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THE WINNERS AND THE LOSERS

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* WINNERS: Black students. The percentage of them entering medical schools has more than tripled since 1968. The number of blacks enrolled in MBA courses has grown by 60 percent over a decade. The number of black law school students has increased by 60 percent since 1970. More than 50 percent of all black 17-year-olds were enrolled in college preparatory courses in 1990, compared with 37 percent in 1982. "If blacks continue to close the gap in SAT scores with whites at the same rate they have been for the past 17 years," reports the Journal of Blacks in Education, "black scores will catch up with white scores some time in the first half of the 21st century."

* WINNERS: City employees in Manila who can sing the Philippine national anthem. For doing so, they'll keep getting their annual bonus. Those who can't will lose that $111 a year by order of the mayor. Could Mayor Alflredo Lim, a former policeman, have gotten so tough on this score from having ordered so many criminal suspects to "sing"?LOSER: The image of the medical profession. Tired of being told its members make too much money, the American Medical Association decided this weeks to change the way it calculates doctors' incomes. From now on the AMA will lump the salaries of private practitioners with those of federal government doctors and young doctors in training, who make considerably less. Now if only the medical profession would juggle the books to lower the fees it charges.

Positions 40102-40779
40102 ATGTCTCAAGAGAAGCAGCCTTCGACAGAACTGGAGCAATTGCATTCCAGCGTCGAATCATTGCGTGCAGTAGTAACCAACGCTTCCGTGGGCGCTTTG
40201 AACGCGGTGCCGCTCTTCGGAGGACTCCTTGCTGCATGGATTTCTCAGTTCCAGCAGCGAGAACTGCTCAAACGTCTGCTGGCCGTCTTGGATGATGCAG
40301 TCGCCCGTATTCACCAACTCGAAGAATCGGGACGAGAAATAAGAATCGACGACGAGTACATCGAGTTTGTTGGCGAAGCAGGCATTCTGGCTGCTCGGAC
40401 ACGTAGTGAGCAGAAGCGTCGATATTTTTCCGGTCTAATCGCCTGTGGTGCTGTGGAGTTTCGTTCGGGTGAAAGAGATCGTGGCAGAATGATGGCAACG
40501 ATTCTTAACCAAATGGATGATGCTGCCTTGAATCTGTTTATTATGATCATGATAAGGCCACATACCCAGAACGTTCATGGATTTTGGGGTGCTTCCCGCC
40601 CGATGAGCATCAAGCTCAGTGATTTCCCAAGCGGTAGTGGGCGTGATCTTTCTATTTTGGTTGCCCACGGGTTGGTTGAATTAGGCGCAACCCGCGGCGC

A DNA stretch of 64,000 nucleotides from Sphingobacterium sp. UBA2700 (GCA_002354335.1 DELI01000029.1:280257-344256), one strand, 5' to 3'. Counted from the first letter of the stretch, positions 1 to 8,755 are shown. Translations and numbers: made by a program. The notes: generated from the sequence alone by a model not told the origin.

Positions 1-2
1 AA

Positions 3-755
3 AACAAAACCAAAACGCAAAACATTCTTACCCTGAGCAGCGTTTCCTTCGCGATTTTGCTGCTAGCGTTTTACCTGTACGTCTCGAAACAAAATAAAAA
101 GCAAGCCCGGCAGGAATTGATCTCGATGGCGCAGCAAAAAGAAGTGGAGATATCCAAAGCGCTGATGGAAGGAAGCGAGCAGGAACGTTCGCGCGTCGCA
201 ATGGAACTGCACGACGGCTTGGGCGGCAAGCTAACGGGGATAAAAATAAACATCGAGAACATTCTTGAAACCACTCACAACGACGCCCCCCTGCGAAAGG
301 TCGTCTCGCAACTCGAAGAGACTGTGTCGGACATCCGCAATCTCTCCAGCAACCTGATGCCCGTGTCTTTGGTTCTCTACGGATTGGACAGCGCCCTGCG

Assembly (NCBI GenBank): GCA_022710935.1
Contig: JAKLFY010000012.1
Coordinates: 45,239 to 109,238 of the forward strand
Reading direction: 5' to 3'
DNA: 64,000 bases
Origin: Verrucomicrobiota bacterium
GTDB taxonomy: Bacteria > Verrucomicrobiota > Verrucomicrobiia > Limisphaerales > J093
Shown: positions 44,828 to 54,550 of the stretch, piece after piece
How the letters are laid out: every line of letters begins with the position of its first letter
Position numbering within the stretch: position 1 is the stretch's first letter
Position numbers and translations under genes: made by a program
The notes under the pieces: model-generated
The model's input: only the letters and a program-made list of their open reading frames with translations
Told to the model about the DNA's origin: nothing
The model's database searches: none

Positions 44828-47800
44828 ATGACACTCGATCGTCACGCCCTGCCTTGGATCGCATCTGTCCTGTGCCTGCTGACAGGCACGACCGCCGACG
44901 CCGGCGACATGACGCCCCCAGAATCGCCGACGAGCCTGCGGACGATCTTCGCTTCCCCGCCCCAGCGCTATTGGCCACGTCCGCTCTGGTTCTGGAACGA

LOSERS: Men with inadequate life insurance - for reasons beyond the obvious ones. After a survey covering six years, the American Cancer Society reported this week that such men are far more likely to die from testicular cancer than their well-insured counterparts. But the ACS doesn't say which came first - the lack of adequate insurance or symptoms that made it hard to qualify for sufficient coverage?

LOSER: The image of talk shows - if it's possible their reputation could be worse than it already is. Just ask Penn State University researchers Vicki Abt and Mel Seesholtz. Their new research indicates that by spotlighting taboo topics and unsavory guests, the talk shows make it harder for some viewers to distinguish between fame and infamy or between right and wrong.